Film Brief - Same-sex wedding chapel sends Dunwoody into a tizzy

The sign announcing the arrival of a new wedding chapel was double-sided and big (5-by-5 feet, to be exact), so it was pretty hard to miss. But, though bolted to a pole on a well-traveled Dunwoody street corner, the sign probably would have gone unnoticed that Friday in April - if not for the fact that it advertised a chapel for same-sex marriages.

Atop a bright rainbow pattern, the sign introduced "Adam & Steve's - An Alternative Lifestyle Wedding Chapel." This would be no run-of-the-mill, aisle and pews affair. Adam & Steve's would come fully equipped with "a fabulous enchanted courtyard," as well as "extensive gardens, waterfalls and old Roman bathouse [sic]."

The man who designed the sign says he was "very pleased with the response." Callers to the chapel's phone number were eager to get a jumpstart on booking the facility. One caller even complained that the sign's colors were not in the same order as those on the traditional gay pride flag.

The Crier, Dunwoody's local newspaper, also was overwhelmed with calls and e-mails about the arrival of the Mt. Vernon Road chapel - though these inquiries were of a different sort. Neighbors expressed concern about how Adam & Steve's would affect the mostly conservative, upper-middle-class neighborhood. Some were worried about the proximity of the gay wedding chapel to a Catholic church. One caller "wondered how such an establishment could exist with so little available parking," the Crier reported.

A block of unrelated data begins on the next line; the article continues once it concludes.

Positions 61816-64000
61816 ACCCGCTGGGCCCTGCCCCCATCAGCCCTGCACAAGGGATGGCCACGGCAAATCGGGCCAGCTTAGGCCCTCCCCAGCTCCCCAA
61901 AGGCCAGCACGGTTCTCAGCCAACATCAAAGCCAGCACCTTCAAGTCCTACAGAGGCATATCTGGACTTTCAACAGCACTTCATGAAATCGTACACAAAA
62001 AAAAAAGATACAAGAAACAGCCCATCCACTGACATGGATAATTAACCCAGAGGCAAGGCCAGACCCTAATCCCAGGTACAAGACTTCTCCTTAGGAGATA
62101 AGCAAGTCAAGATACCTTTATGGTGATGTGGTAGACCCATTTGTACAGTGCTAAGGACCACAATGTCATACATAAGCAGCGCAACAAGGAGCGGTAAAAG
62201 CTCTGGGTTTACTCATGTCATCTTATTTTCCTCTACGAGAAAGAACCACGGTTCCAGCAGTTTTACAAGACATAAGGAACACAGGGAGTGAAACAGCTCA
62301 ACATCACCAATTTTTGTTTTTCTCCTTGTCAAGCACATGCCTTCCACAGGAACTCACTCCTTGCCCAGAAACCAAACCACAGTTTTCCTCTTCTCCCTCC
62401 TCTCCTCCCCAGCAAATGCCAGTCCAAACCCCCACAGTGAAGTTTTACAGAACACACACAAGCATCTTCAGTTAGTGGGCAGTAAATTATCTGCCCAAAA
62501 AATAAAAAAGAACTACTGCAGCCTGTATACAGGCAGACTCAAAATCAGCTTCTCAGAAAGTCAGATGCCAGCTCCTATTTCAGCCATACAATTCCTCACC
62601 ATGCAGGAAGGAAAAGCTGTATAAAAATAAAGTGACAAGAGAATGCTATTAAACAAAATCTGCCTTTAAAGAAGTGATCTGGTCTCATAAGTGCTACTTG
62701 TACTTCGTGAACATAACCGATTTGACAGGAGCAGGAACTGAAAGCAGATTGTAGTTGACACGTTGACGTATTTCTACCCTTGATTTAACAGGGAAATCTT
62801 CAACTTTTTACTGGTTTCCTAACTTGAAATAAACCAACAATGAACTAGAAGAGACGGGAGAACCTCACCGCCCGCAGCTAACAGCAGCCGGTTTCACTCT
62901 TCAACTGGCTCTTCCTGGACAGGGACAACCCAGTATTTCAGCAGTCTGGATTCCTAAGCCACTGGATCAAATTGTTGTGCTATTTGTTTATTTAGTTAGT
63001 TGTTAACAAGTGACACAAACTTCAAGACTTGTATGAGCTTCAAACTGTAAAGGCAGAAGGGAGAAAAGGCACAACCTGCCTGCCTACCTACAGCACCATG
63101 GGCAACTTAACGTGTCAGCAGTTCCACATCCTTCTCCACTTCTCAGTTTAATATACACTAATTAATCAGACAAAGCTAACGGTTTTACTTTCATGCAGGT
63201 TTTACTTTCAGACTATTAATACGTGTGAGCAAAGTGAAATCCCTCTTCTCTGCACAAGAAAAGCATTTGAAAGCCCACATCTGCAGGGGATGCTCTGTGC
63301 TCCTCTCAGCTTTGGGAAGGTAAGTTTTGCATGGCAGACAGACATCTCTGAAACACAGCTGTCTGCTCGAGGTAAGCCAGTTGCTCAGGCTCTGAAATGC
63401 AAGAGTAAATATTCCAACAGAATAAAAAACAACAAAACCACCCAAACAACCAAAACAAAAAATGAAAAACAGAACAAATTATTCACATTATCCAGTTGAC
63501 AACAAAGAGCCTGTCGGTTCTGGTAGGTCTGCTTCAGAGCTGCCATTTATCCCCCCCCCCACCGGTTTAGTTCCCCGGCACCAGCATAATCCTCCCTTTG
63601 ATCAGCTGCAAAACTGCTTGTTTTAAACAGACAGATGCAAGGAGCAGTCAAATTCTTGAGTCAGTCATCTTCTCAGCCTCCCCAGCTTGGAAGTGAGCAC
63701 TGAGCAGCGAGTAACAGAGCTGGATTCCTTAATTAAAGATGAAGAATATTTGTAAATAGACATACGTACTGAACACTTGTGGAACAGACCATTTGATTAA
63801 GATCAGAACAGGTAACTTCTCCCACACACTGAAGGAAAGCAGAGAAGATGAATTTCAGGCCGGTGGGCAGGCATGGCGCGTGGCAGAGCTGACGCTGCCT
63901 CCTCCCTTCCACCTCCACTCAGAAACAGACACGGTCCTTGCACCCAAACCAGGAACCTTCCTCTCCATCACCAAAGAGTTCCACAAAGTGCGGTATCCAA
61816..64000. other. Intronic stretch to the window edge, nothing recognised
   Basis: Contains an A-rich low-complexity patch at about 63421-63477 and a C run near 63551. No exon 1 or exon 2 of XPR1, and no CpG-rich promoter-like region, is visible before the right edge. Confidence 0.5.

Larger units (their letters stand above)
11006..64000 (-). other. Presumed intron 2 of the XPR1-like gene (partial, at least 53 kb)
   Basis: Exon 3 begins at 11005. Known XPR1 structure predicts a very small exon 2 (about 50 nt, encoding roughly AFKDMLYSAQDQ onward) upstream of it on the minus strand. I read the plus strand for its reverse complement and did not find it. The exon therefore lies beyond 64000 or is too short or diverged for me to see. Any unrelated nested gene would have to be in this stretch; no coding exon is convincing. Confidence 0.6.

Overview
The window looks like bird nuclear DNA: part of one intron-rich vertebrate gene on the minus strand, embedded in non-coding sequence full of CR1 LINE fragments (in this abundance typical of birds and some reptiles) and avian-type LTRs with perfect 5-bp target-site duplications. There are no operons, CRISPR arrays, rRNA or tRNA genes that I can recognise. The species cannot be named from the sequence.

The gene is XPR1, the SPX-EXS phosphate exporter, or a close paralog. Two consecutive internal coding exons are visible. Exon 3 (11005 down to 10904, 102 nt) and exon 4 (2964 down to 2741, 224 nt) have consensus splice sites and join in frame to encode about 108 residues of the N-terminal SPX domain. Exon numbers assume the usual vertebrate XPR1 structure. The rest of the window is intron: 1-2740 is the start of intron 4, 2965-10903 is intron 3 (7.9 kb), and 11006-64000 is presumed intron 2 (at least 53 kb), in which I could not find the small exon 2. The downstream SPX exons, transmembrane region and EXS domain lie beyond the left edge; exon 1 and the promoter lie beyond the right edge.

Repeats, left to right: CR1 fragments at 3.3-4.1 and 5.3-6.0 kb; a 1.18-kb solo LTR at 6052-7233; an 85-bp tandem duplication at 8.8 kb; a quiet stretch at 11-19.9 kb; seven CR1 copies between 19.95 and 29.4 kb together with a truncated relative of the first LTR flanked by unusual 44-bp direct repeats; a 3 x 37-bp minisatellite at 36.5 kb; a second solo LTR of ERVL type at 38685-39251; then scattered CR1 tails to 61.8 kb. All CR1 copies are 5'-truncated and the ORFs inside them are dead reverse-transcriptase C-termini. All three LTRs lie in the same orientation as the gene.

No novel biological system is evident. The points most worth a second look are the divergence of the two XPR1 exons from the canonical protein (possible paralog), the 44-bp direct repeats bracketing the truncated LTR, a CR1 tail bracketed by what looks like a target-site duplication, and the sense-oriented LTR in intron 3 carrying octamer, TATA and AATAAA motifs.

It seems they weren't paying attention to the date the sign appeared: April 1.

One of the troublemakers behind the April Fool's Day prank says his intent was to "touch a nerve, because the people of Dunwoody get a little high-strung sometimes."

He also says he and his fellow social experimenters, who asked not to be identified (one of them is a "partner in a major Atlanta law firm"), regularly pull stunts such as the gay wedding chapel sign, and not just in hoity-toity Dunwoody.

"With the right opportunity we could go anywhere," he says. After all, if they ever get in trouble, they've got a big-shot lawyer in their ranks, who "has agreed to bail us out."